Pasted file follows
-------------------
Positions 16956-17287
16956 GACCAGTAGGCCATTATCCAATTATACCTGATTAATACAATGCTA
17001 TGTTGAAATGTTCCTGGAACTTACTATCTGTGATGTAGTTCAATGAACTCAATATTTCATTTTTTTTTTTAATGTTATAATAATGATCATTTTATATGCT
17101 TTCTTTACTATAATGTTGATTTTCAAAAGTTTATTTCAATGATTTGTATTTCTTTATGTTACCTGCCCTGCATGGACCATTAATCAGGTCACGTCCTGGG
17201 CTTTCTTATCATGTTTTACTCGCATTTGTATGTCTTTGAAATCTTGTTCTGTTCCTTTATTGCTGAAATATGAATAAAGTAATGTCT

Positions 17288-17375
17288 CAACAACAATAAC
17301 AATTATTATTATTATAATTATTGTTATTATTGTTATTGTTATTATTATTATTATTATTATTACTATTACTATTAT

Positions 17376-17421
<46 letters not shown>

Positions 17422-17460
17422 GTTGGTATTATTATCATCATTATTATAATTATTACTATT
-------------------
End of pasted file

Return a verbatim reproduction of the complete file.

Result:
Positions 16956-17287
16956 GACCAGTAGGCCATTATCCAATTATACCTGATTAATACAATGCTA
17001 TGTTGAAATGTTCCTGGAACTTACTATCTGTGATGTAGTTCAATGAACTCAATATTTCATTTTTTTTTTTAATGTTATAATAATGATCATTTTATATGCT
17101 TTCTTTACTATAATGTTGATTTTCAAAAGTTTATTTCAATGATTTGTATTTCTTTATGTTACCTGCCCTGCATGGACCATTAATCAGGTCACGTCCTGGG
17201 CTTTCTTATCATGTTTTACTCGCATTTGTATGTCTTTGAAATCTTGTTCTGTTCCTTTATTGCTGAAATATGAATAAAGTAATGTCT

Positions 17288-17375
17288 CAACAACAATAAC
17301 AATTATTATTATTATAATTATTGTTATTATTGTTATTGTTATTATTATTATTATTATTATTACTATTACTATTAT

Positions 17376-17421
<46 letters not shown>

Positions 17422-17460
17422 GTTGGTATTATTATCATCATTATTATAATTATTACTATT